The city of Paris considered razing the Marais in order to build this the monstrosity pictured below. It was supposed to be a brilliant idea by Le Corbusier, but it would have been one of the greatest sins perpetrated against the City of Light.
Everyone loves the Marais neighborhood today, so it is hard to believe that at one point it was on the chopping block. This episode is the story of the circumstances that made such a near miss come about.
If you love our approach to travel and want to tour France with us, visit Addicted to France to look at upcoming tours.
You may also want to listen to Episode 27 where Elyse told us about the history of the Marais Neighborhood, and Episode 37 about Marseilles and its famous Cité Radieuse.
Rodin is the sculptor who brought us the Thinker, the Gates of Hell, the Kiss, and the Burghers of Calais. A museum dedicated to his work re-opened early 2016 in the 7th arrondissement in Paris and showcases his best and most famous works as well as many pieces you may have never heard of but will astound you with the emotions they will bring out in you. In this episode Elyse describes why this museum is so important and why both Elyse and Annie recommend that you go visit it next time you’re in Paris.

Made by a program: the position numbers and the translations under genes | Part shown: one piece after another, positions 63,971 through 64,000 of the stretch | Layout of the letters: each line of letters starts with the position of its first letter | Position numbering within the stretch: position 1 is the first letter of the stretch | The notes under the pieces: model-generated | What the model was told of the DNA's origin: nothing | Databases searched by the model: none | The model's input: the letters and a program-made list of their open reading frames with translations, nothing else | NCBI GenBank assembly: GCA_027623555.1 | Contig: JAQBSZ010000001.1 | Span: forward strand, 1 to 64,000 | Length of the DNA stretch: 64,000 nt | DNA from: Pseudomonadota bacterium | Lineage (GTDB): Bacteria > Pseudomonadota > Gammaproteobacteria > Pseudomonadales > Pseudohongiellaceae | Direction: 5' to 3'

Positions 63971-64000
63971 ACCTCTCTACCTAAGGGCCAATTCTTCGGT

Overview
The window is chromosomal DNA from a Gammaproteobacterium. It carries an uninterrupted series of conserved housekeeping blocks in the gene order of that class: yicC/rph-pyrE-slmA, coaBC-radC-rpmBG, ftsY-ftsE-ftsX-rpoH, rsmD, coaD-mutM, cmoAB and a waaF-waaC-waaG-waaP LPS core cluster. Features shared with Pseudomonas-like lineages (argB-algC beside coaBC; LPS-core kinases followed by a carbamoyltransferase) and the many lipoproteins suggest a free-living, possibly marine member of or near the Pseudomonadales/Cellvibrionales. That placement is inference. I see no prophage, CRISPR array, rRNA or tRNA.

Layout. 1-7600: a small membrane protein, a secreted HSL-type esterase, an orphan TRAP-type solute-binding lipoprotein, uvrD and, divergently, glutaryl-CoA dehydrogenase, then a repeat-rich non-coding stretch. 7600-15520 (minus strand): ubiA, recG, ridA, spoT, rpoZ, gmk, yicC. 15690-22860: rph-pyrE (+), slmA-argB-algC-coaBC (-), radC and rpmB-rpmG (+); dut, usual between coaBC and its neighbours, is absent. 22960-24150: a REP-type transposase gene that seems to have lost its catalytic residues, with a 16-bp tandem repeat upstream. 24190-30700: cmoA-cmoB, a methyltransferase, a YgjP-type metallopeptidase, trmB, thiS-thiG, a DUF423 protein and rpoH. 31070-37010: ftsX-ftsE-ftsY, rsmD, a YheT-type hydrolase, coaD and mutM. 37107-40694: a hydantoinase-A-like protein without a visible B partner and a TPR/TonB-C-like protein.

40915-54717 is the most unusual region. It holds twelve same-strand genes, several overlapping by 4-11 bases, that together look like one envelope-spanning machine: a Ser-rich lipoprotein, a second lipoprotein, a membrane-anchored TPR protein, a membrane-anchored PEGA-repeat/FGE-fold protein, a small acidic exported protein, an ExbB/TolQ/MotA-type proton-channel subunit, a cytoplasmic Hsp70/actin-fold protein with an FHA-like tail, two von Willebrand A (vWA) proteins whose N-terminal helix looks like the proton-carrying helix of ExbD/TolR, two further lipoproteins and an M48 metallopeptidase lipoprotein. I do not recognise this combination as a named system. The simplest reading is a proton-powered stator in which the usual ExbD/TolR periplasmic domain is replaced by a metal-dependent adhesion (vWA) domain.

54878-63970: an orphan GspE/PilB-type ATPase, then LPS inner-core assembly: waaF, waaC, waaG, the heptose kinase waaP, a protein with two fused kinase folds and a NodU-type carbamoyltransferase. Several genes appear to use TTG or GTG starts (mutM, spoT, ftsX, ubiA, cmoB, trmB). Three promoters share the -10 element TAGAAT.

Today Elyse explains the Art Nouveau movement in France, in particular, Hector Guimard and the specifics of how this art movement manifested itself in France.
Do you want to tour France with us? Visit our sister site, Addicted to France, to look at our upcoming tours.
Art Nouveau happened in many countries, but under different names and with different stylistic choices. In England for instance it was called “The Modern Style”. This movement began in Scotland but soon took off in many countries. It only lasted officially for 20 years, from 1890 until 1910. In France, Belgium and Catalonia gave shape to the idea that nature needed to be represented in all its organic forms, with curvy lines and pleasant shapes.